M

#### maryteach

##### Guest
tia, you crack me up

I know just what you mean. To make it worse, we have to change our computer password every three months. It can't be something you've used in the past year, must contain capital letters, lower case letters, numbers and symbols. Every Monday morning, I swear I have to sit there and try to remember it so I can log on! And poor me--I just had to change it today.

#### tia

##### Senior Member

yah, our computer password changes every so often, too....i'm sure it's an exact number of days...i've only figured out that it's almost every quarter--so for the last several years, i've used the same word with a 1 behind it for first quarter, 2 for 2nd..... now for all my other passwords, i use the same number...except when the bank requires me to have letters, too--i just added an A behind it. (oh! and my master's college required 2 letters, so i added 2 A's behind it.) they're out to get us, i swear!

hang in there, girl! when we die, we will most certainly leave a landfill of passwords behind! (oh, no, i hope there won't be one to get into heaven!)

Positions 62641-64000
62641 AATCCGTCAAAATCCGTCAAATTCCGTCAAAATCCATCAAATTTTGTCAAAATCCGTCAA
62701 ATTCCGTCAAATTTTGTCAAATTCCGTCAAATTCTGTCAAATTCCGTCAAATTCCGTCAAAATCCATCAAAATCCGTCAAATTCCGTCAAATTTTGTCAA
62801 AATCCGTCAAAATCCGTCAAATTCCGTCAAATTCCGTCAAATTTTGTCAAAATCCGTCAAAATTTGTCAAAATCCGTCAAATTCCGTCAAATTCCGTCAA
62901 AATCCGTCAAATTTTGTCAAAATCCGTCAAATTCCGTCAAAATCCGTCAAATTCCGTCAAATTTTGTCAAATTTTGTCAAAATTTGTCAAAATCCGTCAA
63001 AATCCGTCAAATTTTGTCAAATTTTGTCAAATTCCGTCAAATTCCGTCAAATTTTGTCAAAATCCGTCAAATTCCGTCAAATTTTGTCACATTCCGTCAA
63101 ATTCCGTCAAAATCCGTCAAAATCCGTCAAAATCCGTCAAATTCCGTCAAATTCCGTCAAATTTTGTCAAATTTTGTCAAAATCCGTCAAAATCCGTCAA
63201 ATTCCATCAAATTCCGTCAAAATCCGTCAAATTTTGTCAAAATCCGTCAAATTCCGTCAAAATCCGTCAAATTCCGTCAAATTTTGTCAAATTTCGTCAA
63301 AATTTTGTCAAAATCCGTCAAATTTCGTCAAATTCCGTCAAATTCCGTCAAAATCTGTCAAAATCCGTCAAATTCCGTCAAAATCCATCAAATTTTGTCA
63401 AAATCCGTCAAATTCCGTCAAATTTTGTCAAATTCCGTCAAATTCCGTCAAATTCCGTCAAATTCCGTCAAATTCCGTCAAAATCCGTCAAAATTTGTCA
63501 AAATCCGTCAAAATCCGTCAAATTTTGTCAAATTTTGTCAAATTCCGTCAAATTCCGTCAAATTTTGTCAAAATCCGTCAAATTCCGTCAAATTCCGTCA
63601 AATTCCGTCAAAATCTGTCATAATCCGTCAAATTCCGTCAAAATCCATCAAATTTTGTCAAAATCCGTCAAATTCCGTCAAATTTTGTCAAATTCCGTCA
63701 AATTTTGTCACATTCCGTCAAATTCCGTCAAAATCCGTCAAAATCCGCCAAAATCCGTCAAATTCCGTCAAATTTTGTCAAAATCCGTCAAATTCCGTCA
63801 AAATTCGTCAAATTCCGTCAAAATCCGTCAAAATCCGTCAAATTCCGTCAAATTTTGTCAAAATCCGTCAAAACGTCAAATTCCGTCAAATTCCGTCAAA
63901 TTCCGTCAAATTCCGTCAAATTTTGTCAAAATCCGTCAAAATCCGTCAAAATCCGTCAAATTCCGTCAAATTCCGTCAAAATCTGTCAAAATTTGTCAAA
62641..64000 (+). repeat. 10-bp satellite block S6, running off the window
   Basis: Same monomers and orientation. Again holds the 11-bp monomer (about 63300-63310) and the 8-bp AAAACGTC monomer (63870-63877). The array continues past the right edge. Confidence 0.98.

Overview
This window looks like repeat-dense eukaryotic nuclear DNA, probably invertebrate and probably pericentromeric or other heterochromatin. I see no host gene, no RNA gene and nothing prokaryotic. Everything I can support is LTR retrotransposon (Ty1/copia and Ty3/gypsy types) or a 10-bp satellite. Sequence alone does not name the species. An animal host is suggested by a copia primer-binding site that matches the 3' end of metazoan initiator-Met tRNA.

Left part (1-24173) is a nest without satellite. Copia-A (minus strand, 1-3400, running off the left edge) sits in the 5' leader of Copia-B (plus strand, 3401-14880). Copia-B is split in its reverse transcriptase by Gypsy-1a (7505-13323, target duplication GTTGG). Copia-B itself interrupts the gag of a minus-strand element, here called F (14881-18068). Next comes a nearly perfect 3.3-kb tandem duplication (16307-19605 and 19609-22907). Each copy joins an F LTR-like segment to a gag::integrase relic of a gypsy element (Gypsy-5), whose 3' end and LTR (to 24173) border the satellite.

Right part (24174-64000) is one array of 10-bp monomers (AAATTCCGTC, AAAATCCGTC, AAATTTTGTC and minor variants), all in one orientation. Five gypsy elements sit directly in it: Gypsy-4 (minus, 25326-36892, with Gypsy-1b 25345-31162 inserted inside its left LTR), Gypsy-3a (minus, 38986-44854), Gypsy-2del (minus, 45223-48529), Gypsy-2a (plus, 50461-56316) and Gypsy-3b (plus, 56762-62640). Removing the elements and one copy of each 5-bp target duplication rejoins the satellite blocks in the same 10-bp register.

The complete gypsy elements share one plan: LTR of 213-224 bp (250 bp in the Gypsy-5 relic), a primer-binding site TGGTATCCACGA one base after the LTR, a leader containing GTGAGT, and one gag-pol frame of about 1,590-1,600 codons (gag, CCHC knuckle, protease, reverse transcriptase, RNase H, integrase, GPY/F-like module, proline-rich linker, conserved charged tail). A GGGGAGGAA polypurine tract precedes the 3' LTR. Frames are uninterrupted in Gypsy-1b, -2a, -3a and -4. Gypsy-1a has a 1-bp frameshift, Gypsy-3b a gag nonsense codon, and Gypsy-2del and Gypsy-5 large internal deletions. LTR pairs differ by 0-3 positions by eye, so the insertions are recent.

D

#### Dawnalise

##### Guest
regarding mult. tables

It is amazing how many students don't know their mult. facts.
One thing I've found useful is to have them skip-count during down time. Even two minutes a day is SO helpful. They already know how to count by two's, fives, tens. Challenge them to count by three's to thirty-six, then four's to forty-eight, and so on. If you chant it over and over to a certain beat, they remember it and they will be competitive about who can do it fastest or whatever. Then you say "what is four times seven," and they count by fours to seven and can quickly tell you the answer. This way they remember the answers, rather than the whole fact, which I guess is questionable to some, but it has worked for me when I don't have time to re-teach them the whole mult. table.
We quietly skip-count in line, or whenever there is a minute or two of transition. This also helps keep them out of trouble, because they are occupied. You can even use it as an exit-slip.